WESTERN TECHNOLOGY STUDENTS 
KEEP LOCAL POTTER IN ACTION
Chris Rudisill, Preston McCrary and Brad Dodson.
Western students Chris Rudisill of Canton (left) and Preston McCrary of Hendersonville (center) watch as Brad Dodson, owner of Mud Dabbers Pottery and Crafts near Balsam, tests a device made by the engineering and technology students. The pneumatic press enables the potter to continue making clay creations despite a shoulder injury.

CULLOWHEE – Western Carolina University's engineering and technology department recently provided a shoulder to lean on for a Haywood County artisan whose livelihood was threatened by a shoulder injury.

After Brad Dodson, owner of Mud Dabbers Pottery and Crafts on U.S. Highway 74 near Balsam, suffered a torn rotator cuff in his right shoulder, he found himself unable to manually operate a press that compresses the clay that he then molds into artistic creations.

That's when Western's department of engineering and technology came to the rescue.  The department learned of Dodson's plight through Ken Burbank, director of Western's program in electrical engineering, who paid a visit to the Mud Dabbers shop and talked with Dodson about his situation.

Building upon some preliminary work by then-undergraduate Jim Davis of Robbinsville as part of a senior project, Aaron Ball, associate professor of engineering and technology, brainstormed with graduate students Chris Rudisill of Canton and Preston McCrary of Hendersonville to fabricate a solution to the potter's problem – a pneumatic device that literally has taken the pressure off of Dodson's shoulder.

“It was difficult to get my work done because I'm pushing 1,200 pounds per square inch to push the clay through the cylinder, and my shoulder just wasn't up to it anymore,” Dodson said. Through the device created by Rudisill and McCrary, he uses a foot pump to activate a pneumatic mechanism that does the hard part for him.

“It's great. I can push it with the foot pedal, and now I have two hands free to work the clay,” he said. “I'm actually able to do more work and to do more unique work, and it's saved my shoulder.”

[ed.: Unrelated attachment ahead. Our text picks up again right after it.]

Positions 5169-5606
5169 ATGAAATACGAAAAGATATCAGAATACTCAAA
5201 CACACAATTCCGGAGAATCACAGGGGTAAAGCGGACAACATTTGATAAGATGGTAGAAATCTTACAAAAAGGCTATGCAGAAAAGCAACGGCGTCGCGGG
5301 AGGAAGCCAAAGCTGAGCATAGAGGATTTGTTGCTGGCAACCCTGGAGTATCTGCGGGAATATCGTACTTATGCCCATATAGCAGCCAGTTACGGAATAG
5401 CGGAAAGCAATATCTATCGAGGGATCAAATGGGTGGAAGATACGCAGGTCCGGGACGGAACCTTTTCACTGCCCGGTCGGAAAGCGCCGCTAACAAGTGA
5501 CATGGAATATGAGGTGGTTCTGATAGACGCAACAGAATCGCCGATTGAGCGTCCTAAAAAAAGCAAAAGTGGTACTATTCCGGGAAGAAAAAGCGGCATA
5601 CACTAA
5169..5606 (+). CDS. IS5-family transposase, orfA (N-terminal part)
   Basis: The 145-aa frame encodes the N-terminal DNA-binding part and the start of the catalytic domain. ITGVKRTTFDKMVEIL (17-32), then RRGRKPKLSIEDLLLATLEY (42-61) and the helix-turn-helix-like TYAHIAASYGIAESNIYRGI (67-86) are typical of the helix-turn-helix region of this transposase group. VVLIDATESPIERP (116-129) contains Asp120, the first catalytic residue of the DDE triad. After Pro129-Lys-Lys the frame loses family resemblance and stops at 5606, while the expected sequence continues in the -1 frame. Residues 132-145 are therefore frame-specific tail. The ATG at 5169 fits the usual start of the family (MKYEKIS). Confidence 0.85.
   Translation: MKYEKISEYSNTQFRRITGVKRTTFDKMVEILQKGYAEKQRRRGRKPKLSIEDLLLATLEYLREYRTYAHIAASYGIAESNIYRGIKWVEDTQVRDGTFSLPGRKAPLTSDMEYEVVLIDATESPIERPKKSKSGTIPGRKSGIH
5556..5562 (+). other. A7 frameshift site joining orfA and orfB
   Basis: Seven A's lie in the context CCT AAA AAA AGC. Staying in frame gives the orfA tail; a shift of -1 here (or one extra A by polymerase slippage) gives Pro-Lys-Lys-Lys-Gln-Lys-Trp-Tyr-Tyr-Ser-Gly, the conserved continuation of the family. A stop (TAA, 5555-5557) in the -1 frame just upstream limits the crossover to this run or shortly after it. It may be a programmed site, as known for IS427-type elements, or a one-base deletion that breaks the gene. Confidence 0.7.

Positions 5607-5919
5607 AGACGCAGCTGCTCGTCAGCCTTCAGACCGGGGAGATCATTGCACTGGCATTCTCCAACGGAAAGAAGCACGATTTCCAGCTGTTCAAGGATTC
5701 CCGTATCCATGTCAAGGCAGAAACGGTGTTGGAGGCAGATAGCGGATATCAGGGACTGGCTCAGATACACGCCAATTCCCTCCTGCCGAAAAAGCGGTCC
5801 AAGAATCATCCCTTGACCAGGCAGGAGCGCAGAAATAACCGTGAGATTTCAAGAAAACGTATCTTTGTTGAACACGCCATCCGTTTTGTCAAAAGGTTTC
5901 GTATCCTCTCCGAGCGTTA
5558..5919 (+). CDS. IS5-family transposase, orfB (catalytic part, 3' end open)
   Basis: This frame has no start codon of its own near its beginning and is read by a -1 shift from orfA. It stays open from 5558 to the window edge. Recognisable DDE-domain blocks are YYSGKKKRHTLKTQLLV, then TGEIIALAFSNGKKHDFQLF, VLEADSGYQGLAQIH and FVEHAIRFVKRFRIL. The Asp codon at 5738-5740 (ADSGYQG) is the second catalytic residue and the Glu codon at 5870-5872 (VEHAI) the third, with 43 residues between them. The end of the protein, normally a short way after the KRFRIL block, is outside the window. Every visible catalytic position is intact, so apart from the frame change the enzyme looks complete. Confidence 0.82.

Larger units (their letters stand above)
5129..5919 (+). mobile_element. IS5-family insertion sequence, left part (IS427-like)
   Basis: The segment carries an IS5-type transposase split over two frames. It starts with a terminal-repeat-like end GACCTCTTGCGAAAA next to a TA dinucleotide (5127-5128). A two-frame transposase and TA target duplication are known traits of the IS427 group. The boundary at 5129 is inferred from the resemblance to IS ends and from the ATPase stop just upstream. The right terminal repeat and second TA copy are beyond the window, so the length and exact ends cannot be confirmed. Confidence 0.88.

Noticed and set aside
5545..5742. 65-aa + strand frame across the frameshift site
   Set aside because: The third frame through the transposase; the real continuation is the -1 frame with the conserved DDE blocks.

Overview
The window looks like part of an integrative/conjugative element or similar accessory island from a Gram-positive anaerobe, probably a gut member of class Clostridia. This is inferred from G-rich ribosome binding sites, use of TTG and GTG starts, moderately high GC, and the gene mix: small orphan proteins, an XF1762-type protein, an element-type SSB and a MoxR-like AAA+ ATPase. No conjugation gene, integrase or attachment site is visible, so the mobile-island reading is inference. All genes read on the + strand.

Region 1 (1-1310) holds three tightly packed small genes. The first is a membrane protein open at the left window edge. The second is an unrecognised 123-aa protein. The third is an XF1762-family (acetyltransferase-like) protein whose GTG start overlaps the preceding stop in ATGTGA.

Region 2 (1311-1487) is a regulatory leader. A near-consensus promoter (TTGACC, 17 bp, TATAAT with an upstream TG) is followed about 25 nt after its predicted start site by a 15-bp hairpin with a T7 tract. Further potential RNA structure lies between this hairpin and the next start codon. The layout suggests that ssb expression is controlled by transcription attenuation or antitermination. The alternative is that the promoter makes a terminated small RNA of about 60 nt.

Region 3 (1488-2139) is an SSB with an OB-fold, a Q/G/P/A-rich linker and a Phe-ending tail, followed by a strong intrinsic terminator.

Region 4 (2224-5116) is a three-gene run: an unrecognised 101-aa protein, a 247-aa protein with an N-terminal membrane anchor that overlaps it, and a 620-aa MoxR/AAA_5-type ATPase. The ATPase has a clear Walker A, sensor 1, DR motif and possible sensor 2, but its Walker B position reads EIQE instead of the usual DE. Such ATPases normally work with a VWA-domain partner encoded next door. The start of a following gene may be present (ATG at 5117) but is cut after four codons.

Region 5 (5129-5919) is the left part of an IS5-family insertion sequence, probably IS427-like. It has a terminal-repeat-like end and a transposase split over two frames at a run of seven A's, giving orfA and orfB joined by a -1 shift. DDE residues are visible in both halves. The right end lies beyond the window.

Mud Dabbers Pottery is a family-owned business that originated in Brevard. The company, which began as a “mom and pop operation” more than 15 years ago, today employs 16 workers at two locations. The company also purchases many of its supplies from local distributors, Dodson said.

The project is another example of on-going efforts by Western's department of engineering and technology to assist local business and industry by providing technical expertise to solve problems, said Duane Dunlap, department head.

“We are here to share the intellectual resources of our faculty and students to help local businesses stay in business,” Dunlap said.

It took Rudisill and McCrary about six weeks to produce the device, which the university provided to Dodson for only the cost of materials.

“When Mr. Dodson came to take it back to his shop, it was kind of like watching a child leave home,” said Rudisill.

A 1999 graduate of Pisgah High School, Rudisill is the son of Mike and Carolyn Rudisill of Canton. McCrary is a 1990 graduate of Hendersonville High School and is the son of Robert McCrary of Horse Shoe and Sandra Taylor of Mill Spring.

For more information, contact Western Carolina's department of engineering and technology at (828) 227-2159, or visit the Web at http://et.wcu.edu/ .


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Last modified: Wednesday, May 19, 2004
Copyright 2003 by Western Carolina University